I heard that trumpeters in a mariachi band are not allowed to pick up the trumpet until they have mastered playing with just the mouthpiece. How would I go about replicating this technique of mastering playing with only the mouthpiece? Are there any good exercises available?

  • Hi, "I have heard...." is not a good way to open a question. Do you have any solid citations, either from musicians involved or printed "rules for admission" - like things? In the meantime, Talk with a trumpet teacher. I bet you'll find that mouthpiece-only practicing is strongly encouraged for all students. – Carl Witthoft Jul 29 at 17:14

Practice on mouthpiece alone is an outstanding way to develop trumpet playing. Here are some suggestions for approaching it.

  1. Hold the mouthpiece as loosely as possible so that you don't pull back against your lips and teeth. I recommend thumb and ring finger if it's comfortable for your hand. You can balance the mouthpiece between the fingers rather than pinching it.
  2. Start with long tones. Begin at whatever pitch comes out naturally for you, then work your way lower, then higher. There are several aspects to work on over time. a) Sustaining a steady pitch; b) A clean release at the end of the pitch -- if you feel the pitch is about to drop, stop there; c) A clean attack, so that the pitch begins immediately without fuzz, scoop, or a pinched sound.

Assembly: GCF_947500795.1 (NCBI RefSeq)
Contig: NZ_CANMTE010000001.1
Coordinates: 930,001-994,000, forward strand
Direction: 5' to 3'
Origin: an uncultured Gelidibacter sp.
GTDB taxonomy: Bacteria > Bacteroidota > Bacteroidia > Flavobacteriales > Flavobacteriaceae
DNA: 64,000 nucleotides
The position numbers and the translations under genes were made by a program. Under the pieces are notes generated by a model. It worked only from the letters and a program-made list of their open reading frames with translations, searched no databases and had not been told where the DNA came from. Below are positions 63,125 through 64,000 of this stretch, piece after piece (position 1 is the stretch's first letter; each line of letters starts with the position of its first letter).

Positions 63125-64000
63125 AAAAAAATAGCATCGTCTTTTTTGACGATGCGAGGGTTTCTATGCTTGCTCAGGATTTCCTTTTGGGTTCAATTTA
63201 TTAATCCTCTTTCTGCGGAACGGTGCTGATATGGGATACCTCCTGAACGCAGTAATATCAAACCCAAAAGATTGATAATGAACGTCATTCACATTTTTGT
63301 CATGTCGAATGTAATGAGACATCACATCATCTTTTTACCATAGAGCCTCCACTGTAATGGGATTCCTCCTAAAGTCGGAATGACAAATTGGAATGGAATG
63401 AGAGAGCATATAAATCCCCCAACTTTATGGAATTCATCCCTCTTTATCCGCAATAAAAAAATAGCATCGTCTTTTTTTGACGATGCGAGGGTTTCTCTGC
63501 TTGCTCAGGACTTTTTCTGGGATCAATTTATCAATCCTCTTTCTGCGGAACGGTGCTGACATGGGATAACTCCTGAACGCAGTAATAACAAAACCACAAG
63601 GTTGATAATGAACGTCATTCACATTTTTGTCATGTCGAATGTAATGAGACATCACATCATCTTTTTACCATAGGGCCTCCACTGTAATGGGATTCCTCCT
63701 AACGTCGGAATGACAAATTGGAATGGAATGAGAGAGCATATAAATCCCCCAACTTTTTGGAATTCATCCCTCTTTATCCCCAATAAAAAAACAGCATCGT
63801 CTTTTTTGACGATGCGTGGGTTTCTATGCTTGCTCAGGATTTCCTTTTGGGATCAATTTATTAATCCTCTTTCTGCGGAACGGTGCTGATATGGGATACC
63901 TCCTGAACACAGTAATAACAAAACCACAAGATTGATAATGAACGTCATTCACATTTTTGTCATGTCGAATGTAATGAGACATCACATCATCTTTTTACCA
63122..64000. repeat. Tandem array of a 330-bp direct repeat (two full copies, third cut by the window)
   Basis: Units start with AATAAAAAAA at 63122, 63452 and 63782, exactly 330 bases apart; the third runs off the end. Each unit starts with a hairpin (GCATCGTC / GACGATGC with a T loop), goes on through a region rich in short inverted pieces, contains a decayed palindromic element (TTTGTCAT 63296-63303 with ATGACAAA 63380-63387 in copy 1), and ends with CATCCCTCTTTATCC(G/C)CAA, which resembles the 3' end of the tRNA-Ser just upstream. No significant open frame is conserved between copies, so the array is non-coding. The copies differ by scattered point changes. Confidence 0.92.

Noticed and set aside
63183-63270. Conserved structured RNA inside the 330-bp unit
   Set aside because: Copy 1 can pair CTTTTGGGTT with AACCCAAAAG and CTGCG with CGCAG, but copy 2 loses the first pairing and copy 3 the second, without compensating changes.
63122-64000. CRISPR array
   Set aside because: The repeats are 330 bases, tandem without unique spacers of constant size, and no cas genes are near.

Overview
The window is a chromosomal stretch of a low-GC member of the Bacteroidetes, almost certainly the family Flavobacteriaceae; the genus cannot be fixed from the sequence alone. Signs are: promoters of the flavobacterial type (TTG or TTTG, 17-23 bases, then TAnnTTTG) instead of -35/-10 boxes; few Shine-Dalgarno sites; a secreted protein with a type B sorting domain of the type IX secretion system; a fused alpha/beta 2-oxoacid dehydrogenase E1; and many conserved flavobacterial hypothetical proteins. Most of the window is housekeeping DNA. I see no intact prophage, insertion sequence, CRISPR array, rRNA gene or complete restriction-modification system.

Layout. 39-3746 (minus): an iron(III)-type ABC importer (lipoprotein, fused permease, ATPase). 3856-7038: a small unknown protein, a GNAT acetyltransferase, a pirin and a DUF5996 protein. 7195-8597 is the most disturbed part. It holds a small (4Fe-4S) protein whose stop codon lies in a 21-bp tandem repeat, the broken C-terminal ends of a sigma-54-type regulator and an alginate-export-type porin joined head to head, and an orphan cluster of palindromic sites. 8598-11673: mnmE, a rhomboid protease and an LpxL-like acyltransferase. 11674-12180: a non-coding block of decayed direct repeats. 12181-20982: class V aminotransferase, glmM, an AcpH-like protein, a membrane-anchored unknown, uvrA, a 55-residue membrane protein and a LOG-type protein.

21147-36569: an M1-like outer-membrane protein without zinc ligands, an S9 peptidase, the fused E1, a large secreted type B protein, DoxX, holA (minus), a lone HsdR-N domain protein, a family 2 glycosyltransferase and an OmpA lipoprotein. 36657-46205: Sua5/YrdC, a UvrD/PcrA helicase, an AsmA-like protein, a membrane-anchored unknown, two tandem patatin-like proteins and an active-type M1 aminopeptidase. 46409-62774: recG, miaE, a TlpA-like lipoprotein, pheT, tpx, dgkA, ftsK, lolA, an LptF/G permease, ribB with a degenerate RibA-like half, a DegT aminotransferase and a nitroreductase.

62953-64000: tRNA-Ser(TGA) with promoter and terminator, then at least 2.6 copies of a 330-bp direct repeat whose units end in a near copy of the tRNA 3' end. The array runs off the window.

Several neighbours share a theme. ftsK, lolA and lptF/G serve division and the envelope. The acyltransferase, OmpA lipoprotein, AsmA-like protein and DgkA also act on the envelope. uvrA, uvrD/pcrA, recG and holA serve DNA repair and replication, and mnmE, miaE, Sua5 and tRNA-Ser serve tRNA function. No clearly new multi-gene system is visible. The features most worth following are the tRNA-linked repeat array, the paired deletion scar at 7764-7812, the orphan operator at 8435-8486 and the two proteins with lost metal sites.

3. Once you can sustain a long tone pitch, add in crescendo and descrescendo. Make them as long, slow, and steady as possible, without change in pitch.
  4. As your tone develops, work on "sliding" through your comfortable range, both downward and upward. Starting from a middle pitch is best, especially early on.
  5. When your "slide" gets comfortable, begin to better differentiate pitches. For example, make it sound like a major, minor, or chromatic scale. No tounging at this point, though, just sliding.
  6. Once your "slide" pitch definition is reasonably solid, start tounging. Make sure that each pitch has the same clean attach, sustain, and ending as with your long-tone practice.
  7. Interval practice. Both tounging and sliding. Practice intervals of each size, ascending and descending, at various points in your range.
  8. Practice whatever music you have on hand, mouthpiece alone: Arban, Clark, Stamp, Solo pieces, ..., whatever you have around. If you can make it sound like music on your mouthpiece, you can make it sound good on your trumpet.
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